It's never a good sign when you have to pay people to be your friends. But that seems to be the standard friend-finding technique in the smartphone industry these days. It's Astroturfing gone wild.
This doesn't apply if you're Apple
Can't buy me love (or friendship)
Research In Motion
And this is where "buying your friends" comes in. To give Android developers some incentive to displace some of the tumbleweeds infesting that store, RIM recently offered up a free PlayBook tablet to anyone converting Android apps to the BlackBerry format. Some 7,000 developers took the company up on the offer, including yours truly.
That influx of apps is a drop in the bucket next to the hundreds of thousands of apps in competing markets. Moreover, giving away one free tablet -- which also is available at retail if you really wanted one -- will draw in only tiny developer houses. Again, like yours truly. Even if you assume that RIM's conversion tools produce perfect BlackBerry apps and don't introduce any new bugs and quirks along the way, the big boys don't care one bit for a single piece of hardware worth a few hundred bucks anyhow. So what you get is 7,000 mostly low-budget apps, full of bugs and bad design. Yeah, like mine.
To follow up on that questionable tactic, RIM will hand out 2,000 free smartphones at a developer confab in May. This effort is a little different, because it involves getting prototype hardware in the hands of developers who really can't buy it anywhere else. "The experience on this device from a consumer's perspective is not in any way indicative of what the final experience on BlackBerry 10 will be like," RIM's VP of developer relations told Bloomberg. So this time, you might get a more serious horde of programmers testing their apps on the as-yet unreleased platform.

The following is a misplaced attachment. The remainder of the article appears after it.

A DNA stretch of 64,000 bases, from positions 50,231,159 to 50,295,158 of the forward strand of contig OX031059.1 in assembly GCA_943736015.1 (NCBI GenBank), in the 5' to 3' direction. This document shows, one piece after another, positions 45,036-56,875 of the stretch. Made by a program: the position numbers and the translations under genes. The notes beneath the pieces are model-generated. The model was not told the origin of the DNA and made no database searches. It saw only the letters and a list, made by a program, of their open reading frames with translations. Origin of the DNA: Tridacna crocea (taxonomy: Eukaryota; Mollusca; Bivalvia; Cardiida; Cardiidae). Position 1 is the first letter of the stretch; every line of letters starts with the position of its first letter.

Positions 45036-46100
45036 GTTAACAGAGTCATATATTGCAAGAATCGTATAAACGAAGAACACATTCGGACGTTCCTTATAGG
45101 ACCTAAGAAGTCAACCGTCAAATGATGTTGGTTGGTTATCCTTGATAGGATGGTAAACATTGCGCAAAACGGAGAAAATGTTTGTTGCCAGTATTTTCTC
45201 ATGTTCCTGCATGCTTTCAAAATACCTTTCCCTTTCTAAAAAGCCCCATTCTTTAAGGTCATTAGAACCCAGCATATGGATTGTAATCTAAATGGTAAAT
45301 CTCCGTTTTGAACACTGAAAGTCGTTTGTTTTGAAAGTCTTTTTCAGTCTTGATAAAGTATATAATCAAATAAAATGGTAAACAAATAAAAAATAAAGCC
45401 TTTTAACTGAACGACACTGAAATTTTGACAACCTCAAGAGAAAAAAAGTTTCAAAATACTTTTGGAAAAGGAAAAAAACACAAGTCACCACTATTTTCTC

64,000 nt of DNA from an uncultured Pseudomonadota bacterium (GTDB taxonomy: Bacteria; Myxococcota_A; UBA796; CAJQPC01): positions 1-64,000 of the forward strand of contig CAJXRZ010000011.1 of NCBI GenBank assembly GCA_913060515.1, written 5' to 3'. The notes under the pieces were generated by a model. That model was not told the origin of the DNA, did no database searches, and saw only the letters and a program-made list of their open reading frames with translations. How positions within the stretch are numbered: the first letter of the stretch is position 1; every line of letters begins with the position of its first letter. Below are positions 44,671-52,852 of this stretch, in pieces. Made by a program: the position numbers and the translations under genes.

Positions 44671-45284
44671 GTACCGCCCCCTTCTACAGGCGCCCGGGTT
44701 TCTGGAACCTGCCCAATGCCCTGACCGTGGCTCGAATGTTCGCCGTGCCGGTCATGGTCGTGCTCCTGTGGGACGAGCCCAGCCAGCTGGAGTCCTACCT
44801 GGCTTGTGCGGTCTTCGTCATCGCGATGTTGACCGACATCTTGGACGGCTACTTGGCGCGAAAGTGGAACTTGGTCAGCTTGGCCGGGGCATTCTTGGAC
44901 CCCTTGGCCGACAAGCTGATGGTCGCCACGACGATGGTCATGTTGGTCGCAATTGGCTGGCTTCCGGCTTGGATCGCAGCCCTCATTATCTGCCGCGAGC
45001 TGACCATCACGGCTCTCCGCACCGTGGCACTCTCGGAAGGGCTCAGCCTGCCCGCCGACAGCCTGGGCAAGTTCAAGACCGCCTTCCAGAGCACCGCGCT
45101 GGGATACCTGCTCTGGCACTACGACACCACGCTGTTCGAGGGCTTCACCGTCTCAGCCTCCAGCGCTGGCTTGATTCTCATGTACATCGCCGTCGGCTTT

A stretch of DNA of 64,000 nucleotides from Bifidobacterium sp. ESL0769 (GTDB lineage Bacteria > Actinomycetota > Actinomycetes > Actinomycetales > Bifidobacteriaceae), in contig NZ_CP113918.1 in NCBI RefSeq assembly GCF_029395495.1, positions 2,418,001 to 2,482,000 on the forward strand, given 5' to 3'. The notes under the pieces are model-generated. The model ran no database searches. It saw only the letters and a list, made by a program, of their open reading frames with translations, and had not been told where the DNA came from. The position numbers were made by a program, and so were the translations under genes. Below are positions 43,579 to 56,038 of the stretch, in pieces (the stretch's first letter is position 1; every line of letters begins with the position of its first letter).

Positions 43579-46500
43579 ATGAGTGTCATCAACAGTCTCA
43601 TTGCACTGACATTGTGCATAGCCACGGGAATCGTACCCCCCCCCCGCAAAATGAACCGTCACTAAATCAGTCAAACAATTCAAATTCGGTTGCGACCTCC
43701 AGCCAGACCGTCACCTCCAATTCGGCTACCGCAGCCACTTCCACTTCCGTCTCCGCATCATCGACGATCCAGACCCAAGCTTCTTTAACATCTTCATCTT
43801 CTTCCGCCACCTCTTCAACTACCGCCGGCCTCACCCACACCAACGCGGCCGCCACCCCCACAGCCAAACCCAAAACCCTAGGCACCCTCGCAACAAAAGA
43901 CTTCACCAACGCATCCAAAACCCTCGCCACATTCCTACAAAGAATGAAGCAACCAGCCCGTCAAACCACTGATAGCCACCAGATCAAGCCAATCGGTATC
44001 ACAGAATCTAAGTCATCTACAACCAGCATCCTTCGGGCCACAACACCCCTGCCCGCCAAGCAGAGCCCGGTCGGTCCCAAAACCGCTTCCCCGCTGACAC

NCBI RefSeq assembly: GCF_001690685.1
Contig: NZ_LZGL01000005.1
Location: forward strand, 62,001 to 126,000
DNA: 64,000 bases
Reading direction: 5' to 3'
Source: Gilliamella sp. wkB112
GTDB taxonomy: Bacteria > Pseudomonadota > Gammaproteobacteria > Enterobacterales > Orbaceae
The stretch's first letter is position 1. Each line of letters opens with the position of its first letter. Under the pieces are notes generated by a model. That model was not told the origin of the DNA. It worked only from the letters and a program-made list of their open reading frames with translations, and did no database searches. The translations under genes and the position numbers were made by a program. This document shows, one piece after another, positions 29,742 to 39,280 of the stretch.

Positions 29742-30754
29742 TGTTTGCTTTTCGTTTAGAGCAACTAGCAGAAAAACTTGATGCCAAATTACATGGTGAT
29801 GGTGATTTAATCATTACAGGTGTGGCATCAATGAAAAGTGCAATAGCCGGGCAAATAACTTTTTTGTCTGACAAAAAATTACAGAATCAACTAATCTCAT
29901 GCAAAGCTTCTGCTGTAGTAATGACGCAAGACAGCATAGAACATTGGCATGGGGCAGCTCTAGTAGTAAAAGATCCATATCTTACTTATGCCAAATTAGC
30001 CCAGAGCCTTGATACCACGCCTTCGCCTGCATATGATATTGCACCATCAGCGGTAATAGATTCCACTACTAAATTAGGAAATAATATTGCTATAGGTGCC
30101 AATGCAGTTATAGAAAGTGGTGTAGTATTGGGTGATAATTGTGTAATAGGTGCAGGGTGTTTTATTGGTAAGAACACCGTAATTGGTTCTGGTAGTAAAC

This makes some sense. But RIM is still trying to storm the Bastille armed with a spork and two packets of ketchup. These giveaways won't make a significant difference to BlackBerry 10's lacking app store. Nor will it boost BlackBerry sales in the long run.
We don't need no education
Oh, but the Canadian firm isn't alone.
In Finland, Microsoft
But that will probably help Finland's software developers more than it helps Microsoft and its chosen hardware paladin. Even a very large college program can only churn out a few hundred developers a year. And it'll be years before Microsoft sees any graduates from the new app-maker school.
Give Microsoft some points for planning ahead, I guess. Nokia is getting major brownie points with the Finnish government, media, and people here, but that doesn't move a lot of handsets.
So Nokia is the only company that comes out looking smart at all, and not for the reasons Microsoft was hoping.
Of course, there's a small chance that one of these efforts might spark some freakish success story that turns the mobile world on its head entirely. But chances are, you'll forget all about these grassroot-ish desperation plays in a couple of years, and none of the participants will have gained much from the experience.
In the meantime, the smartphone and tablet revolution will continue apace, with Nokia, Microsoft, and RIM largely on the sidelines. But the biggest winners will play every side of the field.
Fool contributor Anders Bylund owns shares of Google but holds no other position in any of the companies mentioned. Check out Anders' holdings and bio, or follow him on Twitter and Google+. The Motley Fool owns shares of Apple, Google, and Microsoft. Motley Fool newsletter services have recommended buying shares of Microsoft, Nokia, Apple, and Google and creating bull call spread positions in Apple and Microsoft. The Motley Fool has a disclosure policy.
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